Solar energy systems are technological applications used to exploit the power of the sun. Solar systems such as solar thermal or solar photovoltaic PV panels are capable of capturing solar radiation from the sun and convert it to useful energy such as hot water, for heating of spaces or for home use, or direct electricity to be used in place of conventional electrical power. What is of ultimate importance is that solar energy systems can, in this way, reduce our consumption of fossil fuels used in conventional power generation thus help us reduce our impact on the environment – greenhouse emissions into the atmosphere and depletion of natural resources.
To better understand how we can use solar energy for home applications we take a look into solar energy systems in general; these can be separated into 3 main categories: Solar Thermal systems, Solar Photovoltaic (PV) systems and Passive Solar applications.
Solar Thermal systems
With Solar-thermal we mean systems that gather thermal energy from the sun and store it at high temperature, as in hot water. The hot liquid can then be used in various ways, such as hot-water-for-use in buildings or as a heating agent for space heating in buildings or as a heating agent in power generation – e.g. super-heated steam that drives a steam generator.
Solar thermal systems make use of the solar absorption properties of dark coloured solar collectors. One example is the solar-water-heater used on roof-tops of many houses for a range of applications depending on the system’s complexity and technological capabilities. These may range from simply providing hot-water supply for use or for supplying hot water to the space-heating-system (heating elements or under floor heater). Solar water heaters are the most popular solar energy systems that are being used by home owners or at industrial level as they are cheap, efficient and extremely easy to use. Solar water heaters have become a norm and common practice within the construction industry.
Concentrated Solar power (CSP)
Concentrated Solar power (CSP) systems are used with thermal energy storage systems (TES) for the generation of electrical power. There are several variations of CSP systems such as, Power Towers, parabolic troughs, dish Stirling or concentrated linear Fresnel systems that make use of the same general principle; solar heat is being absorbed and stored in a liquid kept at relatively high temperatures in thermal tanks which is then used to create steam and drive a steam turbine. The turbine revolves to drive a generator which produces electric current. It is important to note that Concentrated Solar Power (CSP) systems come at high investment cost and are generally used for large scale power generation. CSP when combined with Thermal Energy Storage systems can become economically viable though further cost reductions will be required until they become a preferred solution. In general, CSP systems have a promising future in power generation as they may hold a key for increasing penetration of renewable energy sources within the power mix.
Photovoltaic (PV) systems.
Photovoltaic (PV) systems use solar panels to convert sunlight into electricity. PV panels, through photoelectric process can generate electrons when exposed to sunlight. The photoelectric process uses semi-conductors (e.g. mono or poly-crystalline silicon) to generate electricity. In contrary to solar thermal systems, solar panels do not use solar radiation to generate heat; they directly produce electric current through photo-electricity. Photovoltaic (PV) panels are particularly useful in remote areas for generating electricity for own consumption. – e.g. in remote locations for farms, factories or country-houses or even for powering boats or other equipment (see solar panels for home). In addition they can be easily used for domestic small scale applications to generate electricity in communities and distribute it on the power network – selling it to electricity authorities or for larger scale applications for power generation – selling electricity to electricity authorities under FITS (Feed In Tariffs schemes). Associated investment costs for Photovoltaic (PV) systems have witnessed a dramatic drop in the last years gearing a tremendous boost to their widespread application. Reduced costs of solar panels together with subsidy programs and financial incentives have helped PV systems become a viable and profitable solution for domestic home owners or utility-scale producers.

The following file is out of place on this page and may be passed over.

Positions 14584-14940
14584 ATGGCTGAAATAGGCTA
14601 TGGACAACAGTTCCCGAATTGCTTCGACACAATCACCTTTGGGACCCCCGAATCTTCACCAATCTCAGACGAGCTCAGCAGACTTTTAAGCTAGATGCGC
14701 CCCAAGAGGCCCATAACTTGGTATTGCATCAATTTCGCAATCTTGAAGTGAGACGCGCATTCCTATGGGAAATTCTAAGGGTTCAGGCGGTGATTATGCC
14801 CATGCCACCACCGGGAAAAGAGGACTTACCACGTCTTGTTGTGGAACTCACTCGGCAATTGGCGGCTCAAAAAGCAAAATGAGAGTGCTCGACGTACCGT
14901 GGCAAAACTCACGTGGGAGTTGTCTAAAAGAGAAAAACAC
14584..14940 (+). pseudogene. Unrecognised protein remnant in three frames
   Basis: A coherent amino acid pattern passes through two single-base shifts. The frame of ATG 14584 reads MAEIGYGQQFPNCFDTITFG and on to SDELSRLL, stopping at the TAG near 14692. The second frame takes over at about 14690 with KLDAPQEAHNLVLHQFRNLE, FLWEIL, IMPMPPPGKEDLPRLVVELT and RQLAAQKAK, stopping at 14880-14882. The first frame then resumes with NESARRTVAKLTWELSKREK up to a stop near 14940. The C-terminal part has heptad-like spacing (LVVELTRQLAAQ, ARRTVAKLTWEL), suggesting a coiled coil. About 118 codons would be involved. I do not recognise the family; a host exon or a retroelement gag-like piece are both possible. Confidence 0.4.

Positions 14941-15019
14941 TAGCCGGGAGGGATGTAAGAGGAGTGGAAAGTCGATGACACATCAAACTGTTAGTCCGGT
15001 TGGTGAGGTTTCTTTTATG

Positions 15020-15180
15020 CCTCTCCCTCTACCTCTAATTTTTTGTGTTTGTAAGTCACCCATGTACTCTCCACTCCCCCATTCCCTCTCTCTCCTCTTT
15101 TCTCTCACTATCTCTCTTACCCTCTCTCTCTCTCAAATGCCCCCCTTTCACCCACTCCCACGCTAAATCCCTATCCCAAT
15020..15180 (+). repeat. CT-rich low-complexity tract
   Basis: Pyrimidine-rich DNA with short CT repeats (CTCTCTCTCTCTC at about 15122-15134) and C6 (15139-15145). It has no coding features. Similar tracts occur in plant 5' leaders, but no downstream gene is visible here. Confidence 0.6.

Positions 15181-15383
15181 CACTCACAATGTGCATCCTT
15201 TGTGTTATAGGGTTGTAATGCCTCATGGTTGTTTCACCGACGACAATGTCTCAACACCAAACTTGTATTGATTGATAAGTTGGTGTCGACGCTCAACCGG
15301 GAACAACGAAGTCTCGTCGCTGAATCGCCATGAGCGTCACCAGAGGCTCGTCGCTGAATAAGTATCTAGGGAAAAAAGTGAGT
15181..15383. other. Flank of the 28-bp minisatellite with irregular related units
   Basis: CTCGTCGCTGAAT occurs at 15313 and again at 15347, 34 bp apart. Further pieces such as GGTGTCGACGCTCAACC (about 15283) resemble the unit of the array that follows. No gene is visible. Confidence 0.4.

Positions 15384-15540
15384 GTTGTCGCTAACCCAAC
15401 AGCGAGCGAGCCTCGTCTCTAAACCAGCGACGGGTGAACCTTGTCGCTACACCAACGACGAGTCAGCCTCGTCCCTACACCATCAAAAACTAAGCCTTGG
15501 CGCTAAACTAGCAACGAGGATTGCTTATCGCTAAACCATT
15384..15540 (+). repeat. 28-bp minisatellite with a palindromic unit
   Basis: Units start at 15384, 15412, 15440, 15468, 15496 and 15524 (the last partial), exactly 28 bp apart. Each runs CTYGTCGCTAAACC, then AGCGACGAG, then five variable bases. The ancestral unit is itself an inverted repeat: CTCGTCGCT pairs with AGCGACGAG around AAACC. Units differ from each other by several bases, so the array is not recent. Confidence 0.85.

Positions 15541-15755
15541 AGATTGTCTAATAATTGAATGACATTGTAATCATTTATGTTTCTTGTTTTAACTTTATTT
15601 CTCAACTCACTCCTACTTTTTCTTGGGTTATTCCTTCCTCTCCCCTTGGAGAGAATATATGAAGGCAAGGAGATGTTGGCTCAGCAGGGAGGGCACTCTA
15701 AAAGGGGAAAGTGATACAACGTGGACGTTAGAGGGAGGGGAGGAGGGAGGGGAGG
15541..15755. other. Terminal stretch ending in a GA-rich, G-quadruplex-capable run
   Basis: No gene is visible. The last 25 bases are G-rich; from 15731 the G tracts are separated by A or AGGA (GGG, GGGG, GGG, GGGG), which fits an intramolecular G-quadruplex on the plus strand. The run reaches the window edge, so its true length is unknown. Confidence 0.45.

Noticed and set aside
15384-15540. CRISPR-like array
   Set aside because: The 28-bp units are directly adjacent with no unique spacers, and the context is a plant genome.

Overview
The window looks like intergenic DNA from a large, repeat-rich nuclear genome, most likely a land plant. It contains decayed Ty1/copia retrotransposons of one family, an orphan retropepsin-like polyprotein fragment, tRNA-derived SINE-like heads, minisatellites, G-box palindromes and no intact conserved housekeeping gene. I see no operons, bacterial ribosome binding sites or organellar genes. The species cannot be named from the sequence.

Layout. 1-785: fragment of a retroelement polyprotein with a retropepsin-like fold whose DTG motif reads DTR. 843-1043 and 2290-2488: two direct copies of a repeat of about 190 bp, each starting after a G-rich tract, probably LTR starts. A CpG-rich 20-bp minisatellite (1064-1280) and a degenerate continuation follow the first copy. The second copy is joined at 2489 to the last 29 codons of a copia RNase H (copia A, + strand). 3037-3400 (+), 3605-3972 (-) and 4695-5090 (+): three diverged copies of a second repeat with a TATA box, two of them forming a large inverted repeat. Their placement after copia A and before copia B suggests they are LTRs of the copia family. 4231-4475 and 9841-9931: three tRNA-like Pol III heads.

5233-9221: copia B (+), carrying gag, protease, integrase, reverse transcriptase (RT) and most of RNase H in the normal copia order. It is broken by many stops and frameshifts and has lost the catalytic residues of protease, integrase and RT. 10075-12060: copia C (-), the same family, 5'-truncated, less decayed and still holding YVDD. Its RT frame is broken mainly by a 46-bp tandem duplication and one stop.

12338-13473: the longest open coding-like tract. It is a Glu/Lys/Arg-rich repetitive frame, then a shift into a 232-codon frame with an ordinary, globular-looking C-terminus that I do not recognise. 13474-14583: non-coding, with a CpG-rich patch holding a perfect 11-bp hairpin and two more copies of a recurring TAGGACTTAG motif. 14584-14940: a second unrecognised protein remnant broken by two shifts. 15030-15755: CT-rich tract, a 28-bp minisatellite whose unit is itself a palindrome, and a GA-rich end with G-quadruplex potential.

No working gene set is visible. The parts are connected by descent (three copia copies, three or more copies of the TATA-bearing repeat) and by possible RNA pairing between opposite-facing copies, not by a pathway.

Passive Solar Systems
By ‘Passive Solar Systems’ we define all technological applications, or principles, that exploit solar energy potential from the environment. Buildings incorporating bioclimatic principles are energy efficient buildings that minimise energy losses and use solar energy gains from the environment in a passive way. Some examples of bioclimatic applications make use of the thermal properties of construction materials such as thermal walls, sunlight optimisation design, shading or thermal insulation. Passive solar systems, as opposed to active systems, do not incorporate any mechanical systems or actively operating components; they aim at exploiting environmental conditions passively as in using thermal materials to store heat and altering the thermal behaviour and energy needs of a building for heating, cooling or even ventilating. Passive solar systems together with active solar systems (PV panels) can play an important role in reducing conventional energy needs, thus reducing our energy bills while saving the environment.
Solar energy systems are technology applications that explore the huge energy potential of the sun and use it in place of conventional energy sources – such as fossil fuels (petroleum and gas). Their promising future is based on capitalising important advantages of solar energy systems; exploiting abundant and freely available renewable energy source that can power global energy consumption now and in the future.